A huge amount of flyers have been mysteriously appearing at my doorstep in recent days. Ah, 5-years is up, no wonder!
Remember in earlier post about finding our first pot of gold? Many of us have been generously provided with the chance to obtain one, in case we don’t have it.
The key idea is that my HDB BTO apartment was bought from HDB at subsidized, lower-than-market prices. In Singapore context, this is as good as a sure-win scenario. Plus, every Singaporean is entitled to two such opportunities. The only criteria is that you must have one mandatory resource – time. The HDB flats requires time to be built.
I did a check at HDB’s website and the first apartment in my estate that was sold happened in March 2016. The interesting thing about my estate is that all apartment types are 4-roomers, with the exception of a handful of high-floor units having balconies. This makes comparisons rather easy – price differences can mostly be attributed to low-floor vs high-floor (good view?), and perhaps which direction the HDB apartment is facing. Many of the newer flats in Punggol are oriented in northeast/southwest so you don’t really too much of the direct east/west sun.
As of today, the resale price ranges from $408,000 to S495,000.
My unit is a high-floor without balcony. Let’s assume that I can obtain a resale price somewhere that represents my percentile at $475,000. Compared to what I had paid for it ($236,900), this would represent an almost 100% gain. I will explain why the price is conservative later.
First, let’s do some basic Maths.
We would still need a roof over our heads and therefore, would still require accommodation after selling our apartment if we wish to do so. What’s the point of being asset-rich and cash-poor? To make and keep our first pot of gold comfortably, the only option is to apply for another HDB apartment as a second-timer to take advantage of the subsidized pricing.
If I were to sell my HDB flat and purchase another one, we would still need to pay back the following items. By doing so, it would return my accounts to the state whereby not a single cent has been used for housing. Yes, the original intention of CPF. The figures are combined for my wife & I.
- HDB resale levy = $40,000
The resale levy maintains a fair allocation of public housing subsidies between first-timers and second-timers by reducing the subsidy enjoyed for the second HDB flat.
- Outstanding HDB loan = $150,000
The remaining portion of HDB loan (2.6%) that I have not yet repaid. I took a 30-year loan and that is why this figure is still quite substantial, as only 5 out of 30 has gone by. On the flip side, my monthly repayment is really small, and my CPF-OA is now quite substantial as well.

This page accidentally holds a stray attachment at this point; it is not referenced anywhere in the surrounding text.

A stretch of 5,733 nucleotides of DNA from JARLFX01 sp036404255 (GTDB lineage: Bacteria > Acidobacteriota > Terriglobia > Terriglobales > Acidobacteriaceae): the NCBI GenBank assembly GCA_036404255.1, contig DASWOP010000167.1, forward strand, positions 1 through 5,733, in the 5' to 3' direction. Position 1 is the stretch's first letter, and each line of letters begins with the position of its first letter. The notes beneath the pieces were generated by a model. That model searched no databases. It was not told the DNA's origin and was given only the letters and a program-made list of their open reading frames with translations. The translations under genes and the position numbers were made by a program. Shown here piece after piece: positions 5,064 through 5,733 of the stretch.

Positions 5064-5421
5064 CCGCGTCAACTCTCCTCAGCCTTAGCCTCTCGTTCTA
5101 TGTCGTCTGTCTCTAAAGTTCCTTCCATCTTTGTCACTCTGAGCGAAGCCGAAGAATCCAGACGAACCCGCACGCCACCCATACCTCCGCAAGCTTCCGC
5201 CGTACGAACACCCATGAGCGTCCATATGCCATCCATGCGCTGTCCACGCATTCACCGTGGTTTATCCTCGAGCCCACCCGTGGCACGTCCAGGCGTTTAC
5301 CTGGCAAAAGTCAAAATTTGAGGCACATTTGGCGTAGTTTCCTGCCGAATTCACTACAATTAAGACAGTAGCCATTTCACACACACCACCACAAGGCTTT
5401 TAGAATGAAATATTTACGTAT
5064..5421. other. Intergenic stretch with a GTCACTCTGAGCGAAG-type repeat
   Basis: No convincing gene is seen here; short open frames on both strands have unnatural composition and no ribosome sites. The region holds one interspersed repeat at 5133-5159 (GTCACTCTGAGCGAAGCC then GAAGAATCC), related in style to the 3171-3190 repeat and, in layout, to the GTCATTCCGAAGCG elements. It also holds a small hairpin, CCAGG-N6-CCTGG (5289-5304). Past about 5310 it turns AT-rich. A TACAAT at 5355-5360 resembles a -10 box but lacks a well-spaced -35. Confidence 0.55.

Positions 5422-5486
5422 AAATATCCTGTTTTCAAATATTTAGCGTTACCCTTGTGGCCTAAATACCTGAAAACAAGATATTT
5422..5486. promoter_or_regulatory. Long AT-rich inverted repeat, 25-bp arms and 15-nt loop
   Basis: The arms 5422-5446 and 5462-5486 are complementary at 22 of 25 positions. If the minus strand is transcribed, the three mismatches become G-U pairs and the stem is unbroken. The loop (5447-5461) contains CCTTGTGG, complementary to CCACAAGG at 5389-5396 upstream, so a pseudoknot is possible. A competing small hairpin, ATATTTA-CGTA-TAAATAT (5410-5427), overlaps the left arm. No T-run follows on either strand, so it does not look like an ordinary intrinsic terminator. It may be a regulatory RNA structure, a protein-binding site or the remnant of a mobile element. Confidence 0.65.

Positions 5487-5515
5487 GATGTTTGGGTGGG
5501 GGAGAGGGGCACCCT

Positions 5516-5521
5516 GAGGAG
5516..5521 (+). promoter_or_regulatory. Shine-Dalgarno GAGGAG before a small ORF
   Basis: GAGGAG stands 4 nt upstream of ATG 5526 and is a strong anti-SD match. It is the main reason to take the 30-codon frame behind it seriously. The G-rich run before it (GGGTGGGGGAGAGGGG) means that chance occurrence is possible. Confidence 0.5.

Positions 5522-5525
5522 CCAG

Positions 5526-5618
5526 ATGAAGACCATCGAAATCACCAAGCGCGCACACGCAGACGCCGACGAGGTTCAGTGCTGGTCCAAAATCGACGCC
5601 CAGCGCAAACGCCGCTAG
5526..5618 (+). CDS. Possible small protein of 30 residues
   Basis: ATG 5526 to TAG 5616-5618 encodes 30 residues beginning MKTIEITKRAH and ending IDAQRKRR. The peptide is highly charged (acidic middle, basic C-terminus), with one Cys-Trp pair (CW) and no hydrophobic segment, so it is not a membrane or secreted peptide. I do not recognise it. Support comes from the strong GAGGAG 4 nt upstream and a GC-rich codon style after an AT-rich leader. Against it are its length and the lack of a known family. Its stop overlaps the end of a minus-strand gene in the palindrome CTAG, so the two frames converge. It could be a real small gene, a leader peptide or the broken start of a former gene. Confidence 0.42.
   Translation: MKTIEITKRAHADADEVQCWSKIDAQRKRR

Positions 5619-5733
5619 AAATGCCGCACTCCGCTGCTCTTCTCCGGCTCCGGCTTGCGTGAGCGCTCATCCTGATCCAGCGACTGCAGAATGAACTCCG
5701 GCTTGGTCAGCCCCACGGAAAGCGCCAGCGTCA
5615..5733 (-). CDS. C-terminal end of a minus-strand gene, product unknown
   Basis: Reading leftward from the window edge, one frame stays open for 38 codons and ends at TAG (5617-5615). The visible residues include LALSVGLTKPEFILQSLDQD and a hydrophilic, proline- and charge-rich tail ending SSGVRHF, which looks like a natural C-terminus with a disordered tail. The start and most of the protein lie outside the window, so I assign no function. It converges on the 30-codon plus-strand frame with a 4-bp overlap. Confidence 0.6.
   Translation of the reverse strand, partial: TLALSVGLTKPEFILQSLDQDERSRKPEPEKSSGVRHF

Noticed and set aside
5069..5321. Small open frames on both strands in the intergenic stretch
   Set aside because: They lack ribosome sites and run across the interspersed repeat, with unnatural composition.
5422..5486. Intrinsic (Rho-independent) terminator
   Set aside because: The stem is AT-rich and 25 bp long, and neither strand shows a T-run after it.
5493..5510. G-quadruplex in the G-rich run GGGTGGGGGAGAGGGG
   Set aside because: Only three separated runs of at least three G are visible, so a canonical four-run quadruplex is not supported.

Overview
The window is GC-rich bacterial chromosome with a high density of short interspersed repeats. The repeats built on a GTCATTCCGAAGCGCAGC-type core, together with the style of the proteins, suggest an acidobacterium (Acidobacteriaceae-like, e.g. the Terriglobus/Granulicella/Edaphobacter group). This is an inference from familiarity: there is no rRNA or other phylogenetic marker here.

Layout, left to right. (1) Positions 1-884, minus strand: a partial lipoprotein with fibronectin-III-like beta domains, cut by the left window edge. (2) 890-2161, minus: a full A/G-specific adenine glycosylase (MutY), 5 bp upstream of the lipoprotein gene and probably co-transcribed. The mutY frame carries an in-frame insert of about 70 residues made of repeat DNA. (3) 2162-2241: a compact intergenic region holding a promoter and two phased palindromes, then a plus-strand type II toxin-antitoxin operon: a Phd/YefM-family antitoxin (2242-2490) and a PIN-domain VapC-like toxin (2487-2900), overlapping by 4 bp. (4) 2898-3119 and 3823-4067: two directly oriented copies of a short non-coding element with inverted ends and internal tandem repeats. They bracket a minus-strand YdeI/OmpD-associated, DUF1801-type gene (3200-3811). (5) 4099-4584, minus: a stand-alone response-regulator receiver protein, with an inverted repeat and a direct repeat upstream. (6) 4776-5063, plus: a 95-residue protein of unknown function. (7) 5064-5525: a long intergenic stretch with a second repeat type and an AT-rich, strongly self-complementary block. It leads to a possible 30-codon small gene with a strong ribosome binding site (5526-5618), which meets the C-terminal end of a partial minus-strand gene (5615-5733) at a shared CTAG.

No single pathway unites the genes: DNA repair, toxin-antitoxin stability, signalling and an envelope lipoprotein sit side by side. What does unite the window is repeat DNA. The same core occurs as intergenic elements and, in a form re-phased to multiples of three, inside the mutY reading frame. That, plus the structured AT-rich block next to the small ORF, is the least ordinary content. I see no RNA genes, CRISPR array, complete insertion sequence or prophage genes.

- CPF used = $110,000
The combined amount of CPF that was wiped out when we received our keys, plus the CPF that has been used for monthly HDB loan repayments.
- CPF accrued interest = $13,500
This is the interest that I would have earned if my savings had remained in my CPF account – many people just can’t wrap their head over this item but I have no issue with this. If this number seems small to you, remember that I had taken a 30-year loan and I have utilized a relatively lesser amount of CPF for housing. This unused CPF is sitting in my Ordinary Account earning interest (either 3.5% or 2.5%) as intended, and therefore not contributing to the accrued interest.
Finally, we have –
- Net gain
= $475,000 (sale price) – $40,000 (resale levy) – $150,000 (HDB loan) – $110,000 (CPF used) – $13,500 (accrued interest)
= $161,500 (pot of gold)
Well, not so bad huh? The first pot of gold is now within reach. I did the calculation above during my daily commute (sleepy, tired, etc) so if there are any major items missed out (the veterans should have a keen eye) please let me know!
Assuming you have reach this stage, then the next step could be the really important one. Well, we still need a place to stay in, so the first pot of gold is still vulnerable to desires.
Money That Can Never Be Touched
Over a lunch conversation one day, my colleague lamented that CPF money can “never be touched” anyway – why not just “go all out” and stretch it to upgrade our accommodation to perhaps an executive condominium? With the cash proceeds, it could be possible. Indeed, many flyers we received actually taught us how to go about doing it!